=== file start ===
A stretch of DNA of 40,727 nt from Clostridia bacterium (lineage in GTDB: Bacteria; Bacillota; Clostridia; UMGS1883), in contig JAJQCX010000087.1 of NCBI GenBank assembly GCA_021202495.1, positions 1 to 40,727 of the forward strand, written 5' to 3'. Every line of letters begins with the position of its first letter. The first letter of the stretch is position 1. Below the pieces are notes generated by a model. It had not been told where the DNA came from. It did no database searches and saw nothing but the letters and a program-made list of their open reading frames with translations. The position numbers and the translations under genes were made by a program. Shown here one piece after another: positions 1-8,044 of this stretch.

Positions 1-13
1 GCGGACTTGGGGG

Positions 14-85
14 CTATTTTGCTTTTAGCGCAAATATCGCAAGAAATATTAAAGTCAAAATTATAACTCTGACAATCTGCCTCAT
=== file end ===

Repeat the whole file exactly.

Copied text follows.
A stretch of DNA of 40,727 nt from Clostridia bacterium (lineage in GTDB: Bacteria; Bacillota; Clostridia; UMGS1883), in contig JAJQCX010000087.1 of NCBI GenBank assembly GCA_021202495.1, positions 1 to 40,727 of the forward strand, written 5' to 3'. Every line of letters begins with the position of its first letter. The first letter of the stretch is position 1. Below the pieces are notes generated by a model. It had not been told where the DNA came from. It did no database searches and saw nothing but the letters and a program-made list of their open reading frames with translations. The position numbers and the translations under genes were made by a program. Shown here one piece after another: positions 1-8,044 of this stretch.

Positions 1-13
1 GCGGACTTGGGGG

Positions 14-85
14 CTATTTTGCTTTTAGCGCAAATATCGCAAGAAATATTAAAGTCAAAATTATAACTCTGACAATCTGCCTCAT